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The Family that Endured—An Historical View of African-American Families as Seen through American Literature and Art, by Jean Sutherland

Guide Entry to 90.05.10:

Through studying the historical development of the African-American family, this unit attempts to foster the kind of understandings that will allow pupils to see themselves, their family, and their ancestors as part of an institution whose role is one to be admired. In turn, it is expected that they will be better able to recognize and take pride in the positives of their present family, as well as better understand the pressures contributing to any existing family problems.

Beginning with a brief background on the origins of slavery and the societal and family traditions existing in Africa, pupils will examine the historical path followed by African-American in this country from slavery to the present with emphasis on “family”—the obstacles faced and the strengths developed. These objectives will be achieved primarily by providing varied opportunities for pupils to examine examples of American literature, paintings, photographs, and artifacts which reinforce the concept of the African-American family as a positive force.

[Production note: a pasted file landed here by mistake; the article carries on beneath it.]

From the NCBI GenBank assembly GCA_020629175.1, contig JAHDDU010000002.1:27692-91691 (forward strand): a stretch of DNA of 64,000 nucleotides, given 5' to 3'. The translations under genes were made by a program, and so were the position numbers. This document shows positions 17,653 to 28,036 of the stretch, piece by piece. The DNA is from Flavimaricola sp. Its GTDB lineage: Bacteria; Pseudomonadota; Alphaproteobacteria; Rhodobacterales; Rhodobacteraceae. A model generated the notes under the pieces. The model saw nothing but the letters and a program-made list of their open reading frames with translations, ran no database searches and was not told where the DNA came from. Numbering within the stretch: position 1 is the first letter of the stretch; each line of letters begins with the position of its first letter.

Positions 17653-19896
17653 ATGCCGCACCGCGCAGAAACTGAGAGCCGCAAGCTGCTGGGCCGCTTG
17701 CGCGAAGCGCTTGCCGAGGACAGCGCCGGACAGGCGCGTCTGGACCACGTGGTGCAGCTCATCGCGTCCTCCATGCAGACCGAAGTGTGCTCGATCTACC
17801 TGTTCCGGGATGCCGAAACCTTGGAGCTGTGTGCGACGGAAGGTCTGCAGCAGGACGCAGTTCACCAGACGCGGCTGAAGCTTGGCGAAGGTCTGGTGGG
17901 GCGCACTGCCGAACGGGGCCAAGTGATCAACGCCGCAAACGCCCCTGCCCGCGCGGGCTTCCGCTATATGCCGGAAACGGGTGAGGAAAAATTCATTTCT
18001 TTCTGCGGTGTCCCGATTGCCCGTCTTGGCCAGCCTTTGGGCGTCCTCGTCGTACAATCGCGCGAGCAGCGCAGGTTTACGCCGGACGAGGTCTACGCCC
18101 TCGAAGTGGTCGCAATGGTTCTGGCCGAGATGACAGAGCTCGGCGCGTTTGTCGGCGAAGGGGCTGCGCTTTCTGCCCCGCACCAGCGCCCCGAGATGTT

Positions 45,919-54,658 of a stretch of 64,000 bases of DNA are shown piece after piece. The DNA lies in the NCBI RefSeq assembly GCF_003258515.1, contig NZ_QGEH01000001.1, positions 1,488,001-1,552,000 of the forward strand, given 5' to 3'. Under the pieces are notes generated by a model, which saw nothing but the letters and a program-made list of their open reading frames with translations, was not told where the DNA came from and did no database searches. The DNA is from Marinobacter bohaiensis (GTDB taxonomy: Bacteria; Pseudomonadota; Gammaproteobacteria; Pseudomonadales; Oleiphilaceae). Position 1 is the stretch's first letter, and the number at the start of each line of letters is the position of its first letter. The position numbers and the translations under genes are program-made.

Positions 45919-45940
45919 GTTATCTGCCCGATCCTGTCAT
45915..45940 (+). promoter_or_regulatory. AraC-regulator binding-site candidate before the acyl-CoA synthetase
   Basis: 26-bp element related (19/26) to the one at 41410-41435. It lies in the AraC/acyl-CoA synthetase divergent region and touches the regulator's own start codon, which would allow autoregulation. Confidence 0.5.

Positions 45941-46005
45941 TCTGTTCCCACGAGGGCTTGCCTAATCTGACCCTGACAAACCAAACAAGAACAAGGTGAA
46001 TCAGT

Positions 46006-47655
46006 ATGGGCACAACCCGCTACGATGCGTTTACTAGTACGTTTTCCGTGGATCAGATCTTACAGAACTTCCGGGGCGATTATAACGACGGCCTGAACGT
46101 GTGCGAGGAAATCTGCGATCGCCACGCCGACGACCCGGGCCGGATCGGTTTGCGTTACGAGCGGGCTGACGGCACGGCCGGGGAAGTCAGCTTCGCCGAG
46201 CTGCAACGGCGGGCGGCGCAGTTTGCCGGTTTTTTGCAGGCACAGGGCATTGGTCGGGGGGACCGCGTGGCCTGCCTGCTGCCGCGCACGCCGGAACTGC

The unit has been designed with a self-contained fifth grade classroom in mind, but readily could be modified to fit other circumstances. A number of activities are suggested which involve pupils in examining the positives existing within their own families. Various applicable texts and other sources are mentioned throughout the unit, along with a suggested list of appropriate children’s literature.

(Recommended for Social Studies, Reading, Language Arts, and Art, grade 5)

Key Words

Afro-American Family Life Art American Literature History

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